### Frequency

**frequenciesperiodperiodic**

The relativistic Doppler effect is the change in frequency (and wavelength) of light, caused by the relative motion of the source and the observer (as in the classical Doppler effect), when taking into account effects described by the special theory of relativity. The next wavefront is then at a distance away from the receiver (where \lambda_s\, is the wavelength, f_s\, is the frequency of the waves that the source emits, and c\, is the speed of light).

### Wavelength

**wavelengthsperiodsubwavelength**

The relativistic Doppler effect is the change in frequency (and wavelength) of light, caused by the relative motion of the source and the observer (as in the classical Doppler effect), when taking into account effects described by the special theory of relativity. The next wavefront is then at a distance away from the receiver (where \lambda_s\, is the wavelength, f_s\, is the frequency of the waves that the source emits, and c\, is the speed of light).

### Light

**visible lightvisiblelight source**

The relativistic Doppler effect is the change in frequency (and wavelength) of light, caused by the relative motion of the source and the observer (as in the classical Doppler effect), when taking into account effects described by the special theory of relativity.

### Special relativity

**special theory of relativityrelativisticspecial**

The relativistic Doppler effect is the change in frequency (and wavelength) of light, caused by the relative motion of the source and the observer (as in the classical Doppler effect), when taking into account effects described by the special theory of relativity. The relativistic Doppler effect is different from the non-relativistic Doppler effect as the equations include the time dilation effect of special relativity and do not involve the medium of propagation as a reference point.

### Lorentz covariance

**Lorentz invariantLorentz invarianceLorentz covariant**

They describe the total difference in observed frequencies and possess the required Lorentz symmetry.

### Gravitational redshift

**gravitational red shiftEinstein shiftgravitationally redshifted**

Astronomers know of three sources of redshift/blueshift: Doppler shifts; gravitational redshifts (due to light exiting a gravitational field); and cosmological expansion (where space itself stretches).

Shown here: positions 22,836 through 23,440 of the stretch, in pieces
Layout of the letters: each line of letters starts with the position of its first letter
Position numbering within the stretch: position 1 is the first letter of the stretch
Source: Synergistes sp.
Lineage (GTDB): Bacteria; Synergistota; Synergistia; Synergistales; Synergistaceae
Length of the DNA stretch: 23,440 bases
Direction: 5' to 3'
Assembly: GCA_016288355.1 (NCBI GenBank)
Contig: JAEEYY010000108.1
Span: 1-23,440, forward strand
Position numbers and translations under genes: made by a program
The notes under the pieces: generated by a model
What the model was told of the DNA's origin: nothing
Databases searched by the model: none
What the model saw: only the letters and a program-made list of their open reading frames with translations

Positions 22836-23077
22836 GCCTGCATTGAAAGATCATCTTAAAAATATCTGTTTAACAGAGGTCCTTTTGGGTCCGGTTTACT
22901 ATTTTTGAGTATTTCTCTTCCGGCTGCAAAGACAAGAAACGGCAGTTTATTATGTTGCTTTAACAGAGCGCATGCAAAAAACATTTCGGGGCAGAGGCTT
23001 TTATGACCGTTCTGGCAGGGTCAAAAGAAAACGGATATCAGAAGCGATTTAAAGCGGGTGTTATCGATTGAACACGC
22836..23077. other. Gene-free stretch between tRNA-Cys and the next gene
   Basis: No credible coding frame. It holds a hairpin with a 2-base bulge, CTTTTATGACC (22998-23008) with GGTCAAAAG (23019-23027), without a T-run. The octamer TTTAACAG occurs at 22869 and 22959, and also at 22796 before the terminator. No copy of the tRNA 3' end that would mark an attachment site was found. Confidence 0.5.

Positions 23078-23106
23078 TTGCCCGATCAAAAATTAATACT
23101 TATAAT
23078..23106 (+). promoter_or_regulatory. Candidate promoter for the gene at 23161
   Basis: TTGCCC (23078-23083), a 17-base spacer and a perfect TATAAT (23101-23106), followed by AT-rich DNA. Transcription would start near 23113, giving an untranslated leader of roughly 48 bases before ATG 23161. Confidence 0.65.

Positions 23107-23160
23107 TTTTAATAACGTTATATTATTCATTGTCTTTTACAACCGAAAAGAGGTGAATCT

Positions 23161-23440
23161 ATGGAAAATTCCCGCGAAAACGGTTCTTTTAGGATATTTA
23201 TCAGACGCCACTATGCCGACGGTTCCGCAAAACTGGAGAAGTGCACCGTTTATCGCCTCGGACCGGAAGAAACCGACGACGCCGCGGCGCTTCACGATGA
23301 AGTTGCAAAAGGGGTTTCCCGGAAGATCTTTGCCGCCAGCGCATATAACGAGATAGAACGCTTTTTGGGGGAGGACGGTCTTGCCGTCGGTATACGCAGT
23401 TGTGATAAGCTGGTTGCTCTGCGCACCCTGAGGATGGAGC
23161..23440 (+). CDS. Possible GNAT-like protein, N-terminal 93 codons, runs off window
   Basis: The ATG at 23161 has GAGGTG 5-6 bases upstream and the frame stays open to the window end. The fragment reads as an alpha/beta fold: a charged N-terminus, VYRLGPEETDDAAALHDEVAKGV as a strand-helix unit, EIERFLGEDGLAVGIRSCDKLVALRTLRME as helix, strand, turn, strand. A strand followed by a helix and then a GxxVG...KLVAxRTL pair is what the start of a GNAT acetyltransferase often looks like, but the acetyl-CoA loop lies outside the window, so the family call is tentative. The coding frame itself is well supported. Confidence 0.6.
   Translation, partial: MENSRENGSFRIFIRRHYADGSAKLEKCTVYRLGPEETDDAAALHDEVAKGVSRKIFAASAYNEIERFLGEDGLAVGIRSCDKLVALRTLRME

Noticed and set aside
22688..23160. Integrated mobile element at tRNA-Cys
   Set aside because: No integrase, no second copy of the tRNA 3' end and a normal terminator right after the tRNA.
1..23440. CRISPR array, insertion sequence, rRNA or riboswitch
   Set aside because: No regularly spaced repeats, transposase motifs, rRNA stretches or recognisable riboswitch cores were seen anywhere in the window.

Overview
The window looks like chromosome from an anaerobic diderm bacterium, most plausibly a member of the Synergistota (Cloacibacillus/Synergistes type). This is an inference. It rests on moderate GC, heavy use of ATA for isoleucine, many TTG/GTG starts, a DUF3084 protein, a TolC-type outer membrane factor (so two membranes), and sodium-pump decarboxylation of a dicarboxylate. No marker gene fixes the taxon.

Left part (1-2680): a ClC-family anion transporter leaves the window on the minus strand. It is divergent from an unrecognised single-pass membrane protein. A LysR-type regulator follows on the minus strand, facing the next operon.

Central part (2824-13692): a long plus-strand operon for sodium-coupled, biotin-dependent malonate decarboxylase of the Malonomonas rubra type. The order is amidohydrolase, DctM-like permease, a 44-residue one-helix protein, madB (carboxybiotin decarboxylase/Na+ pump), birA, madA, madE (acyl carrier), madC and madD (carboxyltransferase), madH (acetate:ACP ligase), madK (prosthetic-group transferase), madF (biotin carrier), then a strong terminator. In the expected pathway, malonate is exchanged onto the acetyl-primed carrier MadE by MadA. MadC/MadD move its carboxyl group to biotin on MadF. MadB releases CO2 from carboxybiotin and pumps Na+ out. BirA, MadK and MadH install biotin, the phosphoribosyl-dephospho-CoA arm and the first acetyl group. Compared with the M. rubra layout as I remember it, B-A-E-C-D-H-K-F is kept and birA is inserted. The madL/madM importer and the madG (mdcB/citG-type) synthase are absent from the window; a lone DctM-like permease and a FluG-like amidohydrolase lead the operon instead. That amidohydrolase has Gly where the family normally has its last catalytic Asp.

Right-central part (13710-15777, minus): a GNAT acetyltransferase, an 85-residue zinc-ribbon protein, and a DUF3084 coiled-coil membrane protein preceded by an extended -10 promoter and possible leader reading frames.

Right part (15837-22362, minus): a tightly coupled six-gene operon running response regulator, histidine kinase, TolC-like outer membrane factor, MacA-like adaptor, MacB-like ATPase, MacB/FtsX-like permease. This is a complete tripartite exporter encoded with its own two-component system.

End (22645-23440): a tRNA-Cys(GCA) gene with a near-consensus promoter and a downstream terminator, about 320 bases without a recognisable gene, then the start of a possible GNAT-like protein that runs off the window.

### Expansion of the universe

**expanding universeexpandingexpansion of space**

### Frame of reference

**reference frameframes of referencereference frames**

Consider the problem in the reference frame of the source.

### Wavefront

**wave frontwavefrontssurfaces of constant phase**

Suppose one wavefront arrives at the receiver.

### Speed of light

**clight speedvelocity of light**

The next wavefront is then at a distance away from the receiver (where \lambda_s\, is the wavelength, f_s\, is the frequency of the waves that the source emits, and c\, is the speed of light).

### Beta (velocity)

**the speed of the receiver in terms of the speed of light**

The wavefront moves with speed c\, but at the same time the receiver moves away with speed v during a time, sowhere is the speed of the receiver in terms of the speed of light, and where t_{r,s} is the period of light waves impinging on the receiver, as observed in the frame of the source. The corresponding frequency f_{r,s}is:

### Lorentz factor

**gamma factor\gammarapidities**

However, due to relativistic effects, clocks on the receiver are time dilated relative to clocks at the source:, where is the Lorentz factor.

### Astrophysics

**astrophysicistastrophysicaltheoretical astrophysics**

(This terminology is particularly prevalent in the subject of astrophysics: see relativistic beaming.)

### Principle of relativity

**general principle of relativityrelativityrelativistic**

This matches up with the expectations of the principle of relativity, which dictates that the result can not depend on which object is considered to be the one at rest.

### Anode ray

**canal rayscanal rayanode rays**

For example, Einstein's original description of the TDE in 1907 described an experimenter looking at the center (nearest point) of a beam of "canal rays" (a beam of positive ions that is created by certain types of gas-discharge tubes).

### Mössbauer effect

**absorb the recoil energyDoppler recoil broadeningeffect**

On the other hand, Kündig (1963) described an experiment where a Mössbauer absorber was spun in a rapid circular path around a central Mössbauer emitter.